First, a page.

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Who said: “Nature does nothing in vain when less will serve; for Nature is pleased with simplicity and affects not the pomp of superfluous causes.”
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John Wilson
(1696 - 15 Jul 1751)

English botanist who was the first to attempt a systematic arrangement of the indigenous plants of Great Britain in the English language

John Wilson

Excerpt from 'From A Country Parsonage'
in The Gentleman's Magazine (1891)
by “A Country Parson”

Plate 1 from John Wilson's book, A Synopsis of British Plants, in Mr. Ray's Method.
Plate 1 from John Wilson's book A Synopsis of British Plants, in Mr. Ray's Method. (source)

[p.52] ...Wilson was born and lived in the dale, and we were very proud to think that he wrote the first great work on English Botany. This worthy man came upon the scene when botany, in its best sense, had made but little progress. He was one of those naturalists who did much to place the science on the broad scientific basis upon which it now rests. His predecessors had mostly comprehended the subject as it taught them of the herbs and simples of the wood,

Rue, cinque-foil, gill, vervain, and agrimony,
Blue-vetch and trilium, hawk-weed, sassafras,
Milkweeds and murky brakes, quaint pipes and sundew.

Like his predecessors, too, he clung fondly to the old English names, and loved to wrap about the flowers the attributes his fathers had done. Their knowledge of “herbalism” had been profound, but he would have none of it.

Wilson was a truly remarkable man; and although there is all that intenseness and simplicity anent his dealings with nature that there had been in connection with the old workers who preceded him, yet his work is of an eminently scientific character. They were not always infallible observers, and frequently tripped in their facts; Wilson rarely did so. He found botany as a science a veritable maze, all without a plan; but at his death he left it somewhat systematised.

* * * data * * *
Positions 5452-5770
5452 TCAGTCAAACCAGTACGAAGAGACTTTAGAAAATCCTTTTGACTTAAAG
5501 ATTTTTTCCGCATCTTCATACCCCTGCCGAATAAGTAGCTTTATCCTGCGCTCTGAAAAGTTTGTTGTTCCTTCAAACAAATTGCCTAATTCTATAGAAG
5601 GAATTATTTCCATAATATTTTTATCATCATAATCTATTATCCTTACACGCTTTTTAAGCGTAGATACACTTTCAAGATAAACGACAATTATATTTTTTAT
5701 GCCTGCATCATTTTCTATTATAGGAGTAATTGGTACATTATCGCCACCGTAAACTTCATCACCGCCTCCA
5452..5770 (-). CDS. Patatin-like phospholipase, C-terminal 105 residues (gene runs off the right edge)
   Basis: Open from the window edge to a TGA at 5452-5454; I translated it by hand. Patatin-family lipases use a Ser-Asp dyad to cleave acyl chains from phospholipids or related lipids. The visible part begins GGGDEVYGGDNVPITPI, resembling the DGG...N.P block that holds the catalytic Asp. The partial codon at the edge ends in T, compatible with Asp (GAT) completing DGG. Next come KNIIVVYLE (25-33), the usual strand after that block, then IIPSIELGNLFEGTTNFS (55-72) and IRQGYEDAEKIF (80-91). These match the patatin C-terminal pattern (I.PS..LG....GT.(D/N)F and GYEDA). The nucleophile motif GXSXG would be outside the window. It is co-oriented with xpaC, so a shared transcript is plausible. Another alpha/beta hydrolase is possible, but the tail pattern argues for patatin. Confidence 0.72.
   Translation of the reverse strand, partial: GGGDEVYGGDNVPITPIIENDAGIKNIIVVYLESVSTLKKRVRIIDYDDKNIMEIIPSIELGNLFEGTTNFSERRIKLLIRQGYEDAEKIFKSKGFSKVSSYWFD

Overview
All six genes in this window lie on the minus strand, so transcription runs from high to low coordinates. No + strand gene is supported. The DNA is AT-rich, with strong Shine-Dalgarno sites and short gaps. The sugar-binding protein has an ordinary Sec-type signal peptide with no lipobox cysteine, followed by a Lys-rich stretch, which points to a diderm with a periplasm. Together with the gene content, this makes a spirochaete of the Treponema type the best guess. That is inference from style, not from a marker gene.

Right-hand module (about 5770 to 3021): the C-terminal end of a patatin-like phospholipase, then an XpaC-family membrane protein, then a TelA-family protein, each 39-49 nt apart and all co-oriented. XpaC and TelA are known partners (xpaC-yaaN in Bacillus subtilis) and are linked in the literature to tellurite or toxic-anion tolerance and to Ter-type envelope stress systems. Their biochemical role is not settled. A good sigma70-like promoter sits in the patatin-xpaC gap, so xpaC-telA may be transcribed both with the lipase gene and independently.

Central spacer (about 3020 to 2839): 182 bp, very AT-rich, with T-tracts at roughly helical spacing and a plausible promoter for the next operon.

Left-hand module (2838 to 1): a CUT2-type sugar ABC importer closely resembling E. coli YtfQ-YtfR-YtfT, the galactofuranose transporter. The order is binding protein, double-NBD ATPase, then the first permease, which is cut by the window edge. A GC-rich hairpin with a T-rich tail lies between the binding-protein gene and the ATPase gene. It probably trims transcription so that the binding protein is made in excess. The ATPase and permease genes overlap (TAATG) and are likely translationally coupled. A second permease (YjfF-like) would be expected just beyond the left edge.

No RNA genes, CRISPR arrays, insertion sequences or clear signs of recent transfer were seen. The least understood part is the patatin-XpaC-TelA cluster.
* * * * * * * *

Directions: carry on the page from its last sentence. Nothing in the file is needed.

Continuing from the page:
I have said that Wilson was born in our valley, and may add that he came of pious yeomen folk, who were poor enough, except in the possession of many stern virtues. The primitive dale must have proved a very paradise to him, as it was so secluded, and certainly had never been invaded by science prior to his coming. This pleasant environment did not last long. In the fulness of his boyish enthusiasm he roamed over the hills like a partridge. The very isolation referred to, and which was a merit in one way, rendered the people a prey to the grossest superstition.

Our botanist made long, lonely journeys, often at night, among the hills and. woods and by the sea. The fell folk said that the nightly calling which [p.53] took him so far afield might be honest; but they shook their heads, and some even ventured to say that he was a “wise man”—a dealer in mysteries, and given to dark sayings.

It was probably this evil repute which gathered around him, and the want of books, that caused him to leave the dale and go to a small market town about ten miles off. And, maybe, this enforced circumstance was well. He had studied long and hard in his native valley, and there had had abundant and rare material. At home he had only an old “Herbal,” which he well knew was as full of inaccuracies as superstition. Now he had good guides, and found himself within reach of the best books on the subject, and came into connection with those who had like interests to himself.